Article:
Book Recommendations

As many readers of this BLOG know I am an avid reader.  My goal is to read about a book a week, although some books take several weeks depending on the subject I am exploring.  Here is an updated list of some book recommendations, with a little editorial commentary.  And don't worry, all of these are easy reads that don't take weeks!

Lost and Founder by Rand Fishkin

Rand is a great thinker.  Founder of, a firm that helps business build their web presence.  In this book he writes about the trial and tribulations he endured building his business and navigating the venture capital world.  Not specifically geared to small business, the insights and stories are interesting.

This book defiantly makes my top 5 books of the year.  Rand is an excellent writer and speaker.  He really does do what this book says and he gives you an honest look at what it takes to succeed in a VC-market business.  Excellent work!

Living with the Monks by Jesse Itzler

Jesse Itzler is an entrepreneur, former rapper, and current owner of the Atlanta Hawks.  He loves to push himself into new and uncomfortable situations.  His last book, Living with a Seal was a hilarious look at spending 30 days being trained by a Navy Seal.

In his new book, he tries to disconnect and live with a group of Monks in upstate New York.  While arguably, he did not completely disconnect, this is a look at taking time to enjoy the things in life that really matter.  It is definitely worth a read.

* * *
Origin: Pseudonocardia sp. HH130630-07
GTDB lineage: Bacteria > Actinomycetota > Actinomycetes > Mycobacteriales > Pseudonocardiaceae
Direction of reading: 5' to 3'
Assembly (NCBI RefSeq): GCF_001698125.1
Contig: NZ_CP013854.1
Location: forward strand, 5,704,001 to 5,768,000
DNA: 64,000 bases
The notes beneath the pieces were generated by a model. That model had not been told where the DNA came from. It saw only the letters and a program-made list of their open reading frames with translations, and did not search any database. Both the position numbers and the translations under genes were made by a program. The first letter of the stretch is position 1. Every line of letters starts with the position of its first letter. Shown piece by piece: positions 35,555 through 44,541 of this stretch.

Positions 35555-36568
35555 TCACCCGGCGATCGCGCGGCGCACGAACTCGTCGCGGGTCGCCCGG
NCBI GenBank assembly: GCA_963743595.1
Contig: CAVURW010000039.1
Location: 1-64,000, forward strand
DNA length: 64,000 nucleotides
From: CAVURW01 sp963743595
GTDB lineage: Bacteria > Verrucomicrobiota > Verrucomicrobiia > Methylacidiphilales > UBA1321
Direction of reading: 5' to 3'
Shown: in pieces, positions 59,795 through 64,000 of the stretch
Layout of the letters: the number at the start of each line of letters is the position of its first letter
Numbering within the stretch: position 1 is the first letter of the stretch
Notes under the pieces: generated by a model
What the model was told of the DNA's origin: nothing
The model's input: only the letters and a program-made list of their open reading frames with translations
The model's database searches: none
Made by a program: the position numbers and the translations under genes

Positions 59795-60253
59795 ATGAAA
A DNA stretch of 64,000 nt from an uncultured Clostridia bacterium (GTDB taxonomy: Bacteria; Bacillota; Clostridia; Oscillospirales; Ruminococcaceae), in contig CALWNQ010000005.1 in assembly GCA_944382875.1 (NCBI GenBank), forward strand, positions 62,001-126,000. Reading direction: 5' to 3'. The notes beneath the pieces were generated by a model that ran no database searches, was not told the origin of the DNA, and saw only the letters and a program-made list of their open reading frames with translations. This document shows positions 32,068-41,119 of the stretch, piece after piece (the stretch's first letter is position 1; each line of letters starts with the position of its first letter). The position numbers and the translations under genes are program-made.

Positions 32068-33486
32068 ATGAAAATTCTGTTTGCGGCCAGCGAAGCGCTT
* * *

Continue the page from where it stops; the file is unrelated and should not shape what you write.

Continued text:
The Art of Invisibility by Kevin Mitnick

Often referred to as (incorrectly) the world's most infamous hacker, Kevin Mitnick's new book discusses the technologies on the market and how these devices, apps, and websites track you.  The book does provide some light recommendations on how to remain invisible online, while I suspect very few people will follow these suggestions.

This is not a overly technical book.  It is written to be read by anyone.  In fact I think a technical person would be bored with the read if they were looking for deeper information, which I was when I picked it up. I did not expect to include it in my list of business books but once I figured out it was a general book I decided to include it.

His style of writing is slightly sensational, though, and does not represent the community of hackers today.  But the information about how we are being tracked is factual and I think people need to know of this information.